TEMPERAMENTS XXX: Pinnock ModernEntire Contents Copyright © 2010 CBH
What particular temperament might be suitable for your friends with modern instruments—not as extreme as some of the historic temperaments, but not as bland to listen to as Equal Temperament either?
Here is a practical solution devized by my English colleague Simon Neal for the 2009 North American Tour of the Emmanuel Pahud/Jonathan Manson/Trevor Pinnock trio, so let’s call it the Pinnock Modern temperament. This is probably a very authentic attitude to tuning, followed by performing musicians for centuries: If a temperament to suit your needs is unknown, make one up yourself.
Simon describes this temperament as “equal with color” or “a spread out Vallotti”. The idea is to fight for usability in every key, with none standing out as too bright or too pure.
In common with Vallotti, you can see from the diagram that there is a chain of six identically-sized fifths on the sharp side of F. Here, however, the fifths are not Vallotti’s sixth-comma, but a smaller eighth-comma—perhaps halfway towards an Equal Tempered fifth from Vallotti. Of the remaining fifths, half are pure, the other half equal-tempered, but these are not arranged evenly. In terms of key color, compared to Vallotti, you should expect the good thirds built above the notes on the sharp side of F to be not quite so good. The bad thirds elsewhere in the circle are worse than Equal Temperament, but all are better than the Pythagorean thirds of the bad Vallotti keys. The worst key here is going to be C♯.
Here is one way to realize the Pinnock temperament from scratch:
1. Tune your a' to a tuning fork, and tune a in absolute perfect tune a beatless octave below it.
2. Now we want to set the f a third below that a: Remembering that this temperament could perhaps be regarded as a Vallotti/ET compromise, tune the f perfect first of all, but then widen the interval by flattening the f until you hear almost five distinct beats per second.
3. Now your aim is to temper all the fifths in the circle between F and A by exactly the same amount: An eighth-comma narrow. All these tempered fifths are narrow, so the intervals must be squeezed. Tune middle c' pure to f, then squeeze the interval by lowering your middle c' a little until you hear a lazy beat of perhaps a bit less than once a second. If you’ve been tuning Vallotti, you are familiar with the sound of a sixth-comma fifth in this part of the keyboard, and the observation that an Equal Tempered fifth beats at half that rate. An eight-comma fifth, therefore, will be between those two extremes, a tad rougher than Equal Temperament.
4. Tune d' pure to a', then raise your d' a little, again squeezing the interval so it has a perceptible but not overly blatant wave—beating about three times every two seconds.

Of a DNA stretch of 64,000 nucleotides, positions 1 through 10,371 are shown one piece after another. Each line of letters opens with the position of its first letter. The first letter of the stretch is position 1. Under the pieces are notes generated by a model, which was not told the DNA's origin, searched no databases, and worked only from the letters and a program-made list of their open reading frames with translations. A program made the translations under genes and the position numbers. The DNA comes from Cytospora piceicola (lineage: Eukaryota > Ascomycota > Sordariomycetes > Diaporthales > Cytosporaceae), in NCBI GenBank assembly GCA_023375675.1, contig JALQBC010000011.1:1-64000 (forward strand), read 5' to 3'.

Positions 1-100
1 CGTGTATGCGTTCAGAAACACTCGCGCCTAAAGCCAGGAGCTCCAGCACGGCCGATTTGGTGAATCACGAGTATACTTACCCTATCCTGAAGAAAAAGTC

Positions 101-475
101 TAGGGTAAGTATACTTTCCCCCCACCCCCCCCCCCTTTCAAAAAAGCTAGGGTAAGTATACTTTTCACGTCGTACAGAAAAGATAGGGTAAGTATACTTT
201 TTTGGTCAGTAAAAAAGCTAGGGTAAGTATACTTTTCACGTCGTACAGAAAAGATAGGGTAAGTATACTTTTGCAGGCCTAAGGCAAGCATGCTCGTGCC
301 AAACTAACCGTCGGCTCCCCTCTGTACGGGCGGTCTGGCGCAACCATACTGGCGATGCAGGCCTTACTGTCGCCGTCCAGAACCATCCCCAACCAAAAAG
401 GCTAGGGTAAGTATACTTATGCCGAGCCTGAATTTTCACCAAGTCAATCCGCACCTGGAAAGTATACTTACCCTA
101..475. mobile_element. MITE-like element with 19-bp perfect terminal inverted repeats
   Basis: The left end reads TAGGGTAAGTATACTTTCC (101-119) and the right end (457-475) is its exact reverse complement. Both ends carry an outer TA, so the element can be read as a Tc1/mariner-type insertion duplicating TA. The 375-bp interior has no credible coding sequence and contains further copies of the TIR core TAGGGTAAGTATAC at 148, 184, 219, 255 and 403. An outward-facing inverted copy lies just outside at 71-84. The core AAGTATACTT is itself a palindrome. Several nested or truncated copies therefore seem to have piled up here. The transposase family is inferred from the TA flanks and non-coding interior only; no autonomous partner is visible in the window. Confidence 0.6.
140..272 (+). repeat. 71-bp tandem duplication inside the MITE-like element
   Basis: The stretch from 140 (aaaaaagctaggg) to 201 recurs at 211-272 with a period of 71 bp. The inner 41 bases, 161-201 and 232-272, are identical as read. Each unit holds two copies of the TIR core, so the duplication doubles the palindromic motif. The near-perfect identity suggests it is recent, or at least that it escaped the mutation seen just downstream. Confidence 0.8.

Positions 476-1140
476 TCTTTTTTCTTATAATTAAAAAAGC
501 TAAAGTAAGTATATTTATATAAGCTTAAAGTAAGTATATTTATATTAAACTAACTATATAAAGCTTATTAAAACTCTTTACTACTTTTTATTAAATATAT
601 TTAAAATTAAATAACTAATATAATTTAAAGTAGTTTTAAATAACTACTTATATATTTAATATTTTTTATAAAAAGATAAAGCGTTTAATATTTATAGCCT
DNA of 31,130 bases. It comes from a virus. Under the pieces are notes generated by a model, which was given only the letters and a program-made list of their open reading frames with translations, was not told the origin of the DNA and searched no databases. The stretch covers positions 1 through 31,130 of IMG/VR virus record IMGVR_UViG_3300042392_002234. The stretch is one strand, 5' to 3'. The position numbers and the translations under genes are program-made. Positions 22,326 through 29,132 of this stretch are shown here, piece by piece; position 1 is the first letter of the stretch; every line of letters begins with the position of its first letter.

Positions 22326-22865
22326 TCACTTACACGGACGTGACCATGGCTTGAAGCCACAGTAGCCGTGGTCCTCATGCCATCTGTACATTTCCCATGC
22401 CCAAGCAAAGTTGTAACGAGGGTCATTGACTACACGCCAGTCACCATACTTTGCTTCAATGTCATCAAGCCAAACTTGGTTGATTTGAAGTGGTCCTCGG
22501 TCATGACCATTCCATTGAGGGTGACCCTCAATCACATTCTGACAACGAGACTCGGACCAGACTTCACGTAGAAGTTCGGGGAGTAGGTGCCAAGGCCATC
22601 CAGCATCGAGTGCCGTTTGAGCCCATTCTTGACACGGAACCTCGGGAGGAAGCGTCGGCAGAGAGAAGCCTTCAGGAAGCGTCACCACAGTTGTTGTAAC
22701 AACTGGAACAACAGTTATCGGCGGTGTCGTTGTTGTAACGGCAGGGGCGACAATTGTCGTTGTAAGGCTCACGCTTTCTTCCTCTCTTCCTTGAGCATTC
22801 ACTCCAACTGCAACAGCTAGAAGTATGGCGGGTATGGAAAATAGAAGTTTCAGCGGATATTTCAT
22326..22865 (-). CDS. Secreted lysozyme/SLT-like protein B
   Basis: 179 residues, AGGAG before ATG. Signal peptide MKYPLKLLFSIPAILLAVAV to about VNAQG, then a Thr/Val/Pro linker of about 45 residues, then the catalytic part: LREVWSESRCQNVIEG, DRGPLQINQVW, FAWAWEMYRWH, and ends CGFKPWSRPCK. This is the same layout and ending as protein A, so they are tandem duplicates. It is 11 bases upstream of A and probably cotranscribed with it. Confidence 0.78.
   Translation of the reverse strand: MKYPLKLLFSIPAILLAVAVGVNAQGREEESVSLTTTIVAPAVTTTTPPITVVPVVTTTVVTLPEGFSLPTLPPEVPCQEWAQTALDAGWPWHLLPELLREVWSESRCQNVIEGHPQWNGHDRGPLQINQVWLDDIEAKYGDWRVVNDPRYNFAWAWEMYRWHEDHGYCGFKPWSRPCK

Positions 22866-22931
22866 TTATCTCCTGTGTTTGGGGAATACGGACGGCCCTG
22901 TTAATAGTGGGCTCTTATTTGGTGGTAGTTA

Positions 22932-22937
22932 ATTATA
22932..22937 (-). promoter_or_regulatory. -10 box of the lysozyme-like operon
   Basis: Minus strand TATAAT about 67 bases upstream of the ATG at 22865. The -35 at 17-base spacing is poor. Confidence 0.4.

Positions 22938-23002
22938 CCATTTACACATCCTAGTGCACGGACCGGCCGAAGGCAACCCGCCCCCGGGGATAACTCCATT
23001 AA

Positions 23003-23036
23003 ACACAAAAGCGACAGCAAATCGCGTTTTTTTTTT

5. Tune g a beatless fifth below d', then squeeze the interval by raising the g. Compare f–c' to g–d': These two intervals are the same theoretical size, so they should sound pretty similar. The f–c' fifth is a tone lower, so if your intervals are indeed the same theoretical size, f–c' should beat marginally slower than g–d', but don’t fuss needlessly.
6. Tune g' up an octave from g. Compare c'–g' to d'–a': Again, these two intervals are the same size, so again they should sound pretty similar. If not, a little error may have crept in, so juggle all these fifths until you are happy with their uniform roughness. Don’t move your a, nor your f!
7. You now require the same two narrow fifths between a–e, and e–b. You know enough to check the e–b to f–c' to g–d' and a–e' to ensure all those intervals are indeed the same eighth-comma narrow, hopefully with the perceptible beats accelerating slightly as you ascend.
8. Let’s skip to the flat side of C now: It should be easy to tune up an octave from f to f' and down a perfect beatless fifth to find b♭.
9. Find your d♯ a perfect fifth below b♭ then squeezing it ever so slightly by raising the d♯ to make the first Equal Tempered fifth of this temperament: This interval will have a very slow beat, perhaps once every two seconds. Tune up an octave to d♯'. (Don’t get cross that I‘ve called this note D♯ in the diagram: I thought that was a better alternative than E♭ because there are two absolutely pure fifths on the sharp side of it, although we have determined it from the other side.)
10. While you are in Equal mode, place another Equal-Tempered fifth from b–f♯'. Always make sure you are approaching the narrow interval from perfect by squeezing it. In this case, it means flattening the f♯'.
11. Tune down the octave to f♯, another ET fifth from there to c♯', and down the octave to c♯.
12. All that remains is the g♯, which the diagram shows is perfectly located without beats between the c♯ and d♯'. Can’t get the g♯ perfect to both notes? Then an error has accumulated. It may be of little practical consequence, but it’s worth a check. Refer back to the diagram and ensure that your rendition has the gist of this temperament. Are those six eighth-comma fifths all equally lazy, if anything, with the beat speeds increasing as you ascend? Likewise, the three ET fifths: Are they in the right spot of the circle? Are you sure they are indeed narrow and not wide? Have you fulfilled Simon’s ambition for a true Equal Temperament substitute—one with more flavor?
A good tuner knows when to stop fussing: Bring the rest of the instrument in tune with your bearings area as usual, and play on.
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